I’m a mature–well, at least older–male who reads Nancy Drew. The original series of 64, that is.
Why on earth would I do that? Well, I started reading them to check them out to see if they would be appropriate for my granddaughter to read. They are. But surprise! I found I like them. Why so? They’re good, that’s why. None of them will ever vie for Great-American-Novel status. But the stories are solid, as well as good examples of sound story structure.
Granted they’re dated. They’re straight like a boy scout convention (or should I say “girl scout convention”?), kosher and proper in every way–no sex or violence or even occasional profanity. Darn! They’re filled with frequent and sometimes funny coincidences and some improbabilities here and there. They have wonderful. honey-coated endings that at times rival a Disney feature presentation. And Nancy Drew herself, in addition to being pretty and brave and smart, consistently comes across as a saint with strawberry-blond hair.
But, these novels, incidentally, have sold zillions of copies. And starting in 1930, they have been translated from English into as many as 25 additional languages and published in an impressive number of European, Scandinavian, Latin American, and Asian countries–and most recently in Estonia. Not too shabby.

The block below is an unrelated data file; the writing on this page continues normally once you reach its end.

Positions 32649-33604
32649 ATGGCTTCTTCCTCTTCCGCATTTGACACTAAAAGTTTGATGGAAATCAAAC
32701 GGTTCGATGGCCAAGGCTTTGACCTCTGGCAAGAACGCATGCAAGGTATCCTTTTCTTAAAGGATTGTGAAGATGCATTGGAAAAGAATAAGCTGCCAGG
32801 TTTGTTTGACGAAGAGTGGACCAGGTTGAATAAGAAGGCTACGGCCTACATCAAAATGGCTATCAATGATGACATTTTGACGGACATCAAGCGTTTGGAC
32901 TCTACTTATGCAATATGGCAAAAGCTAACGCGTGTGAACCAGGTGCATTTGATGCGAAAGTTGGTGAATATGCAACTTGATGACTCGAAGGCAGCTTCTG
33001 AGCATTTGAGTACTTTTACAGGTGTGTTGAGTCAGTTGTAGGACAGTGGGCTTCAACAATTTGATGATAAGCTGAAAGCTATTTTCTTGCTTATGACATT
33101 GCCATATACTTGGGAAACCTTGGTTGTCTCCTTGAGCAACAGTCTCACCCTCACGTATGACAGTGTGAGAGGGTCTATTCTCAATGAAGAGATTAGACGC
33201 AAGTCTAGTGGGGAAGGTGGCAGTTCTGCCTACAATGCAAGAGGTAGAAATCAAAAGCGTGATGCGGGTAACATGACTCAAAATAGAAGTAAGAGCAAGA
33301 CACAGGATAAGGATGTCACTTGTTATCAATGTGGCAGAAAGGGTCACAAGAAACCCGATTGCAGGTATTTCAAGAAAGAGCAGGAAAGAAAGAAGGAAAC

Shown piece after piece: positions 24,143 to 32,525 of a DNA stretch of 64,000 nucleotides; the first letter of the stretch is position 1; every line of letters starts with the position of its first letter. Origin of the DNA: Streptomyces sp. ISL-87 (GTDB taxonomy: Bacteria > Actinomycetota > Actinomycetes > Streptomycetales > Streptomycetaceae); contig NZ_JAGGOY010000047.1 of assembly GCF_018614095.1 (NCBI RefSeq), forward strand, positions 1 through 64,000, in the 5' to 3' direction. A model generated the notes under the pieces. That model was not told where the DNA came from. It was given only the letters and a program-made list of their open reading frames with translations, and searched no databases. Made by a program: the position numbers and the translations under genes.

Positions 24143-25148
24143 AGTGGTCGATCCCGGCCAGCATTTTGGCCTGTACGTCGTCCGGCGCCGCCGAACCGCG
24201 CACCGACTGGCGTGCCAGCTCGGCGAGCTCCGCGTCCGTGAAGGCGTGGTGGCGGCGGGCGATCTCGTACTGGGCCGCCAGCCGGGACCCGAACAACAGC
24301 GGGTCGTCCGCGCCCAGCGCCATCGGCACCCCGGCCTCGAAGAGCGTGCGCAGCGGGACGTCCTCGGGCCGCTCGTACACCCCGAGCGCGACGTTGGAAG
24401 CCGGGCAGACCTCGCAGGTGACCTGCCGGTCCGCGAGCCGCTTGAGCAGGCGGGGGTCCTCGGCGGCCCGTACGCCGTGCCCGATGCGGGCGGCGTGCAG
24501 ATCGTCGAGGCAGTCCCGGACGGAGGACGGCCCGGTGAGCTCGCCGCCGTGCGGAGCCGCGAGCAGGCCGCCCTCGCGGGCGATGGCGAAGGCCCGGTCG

Want to learn mystery writing? Read Nancy Drew. Now why would I say that to you my savvy readers? Rather cheeky, right? Empty boast? I don’t think so, based upon thoughtful and commendable consideration. But Why? Because their mystery-writing bones are nearly naked for all to see, laid bare certainly to the critical eyes of students of the craft–those of us who know some of the tricks well enough to spot them easily where and when they occur. The books are chuck full of classic mystery and thriller/suspense techniques, twists and surprises. And come complete with simple, straight-forward examples of those techniques right there on the page to learn from. At least if you’re relatively new to the genre. And for you veterans, some reminders couldn’t hurt.
I am often pleasantly amazed at how when reading these stories, I keep getting worried when Nancy or also George and Bess get themselves into dargerous situations. And I keep getting mad when those diabolical bad guys and gals–some of which are downright nasty–devise and pull off such shameful trickery against such a likeable heroine (old fashioned word, I know). And I must also confess that my heart is often warmed by the nifty, all-loose-ends-neatly-tied-up endings, each like a cleverly wrapped Christmas package.
Hey, they’re a quick read, and I don’t lose any sleep when I make them my night cap, which lately has been embarrassingly often.
Well, having gotten that off my chest, I’m off to start chapter 1 of The Ghost of Blackwood Hall, #25 in case you’re wondering. That’ll be my reward for some exhausting editing work done earlier today.
P.S. I do read other novels too.
P. S. S. Your turn. Be honest now. Have your read Nancy Drew?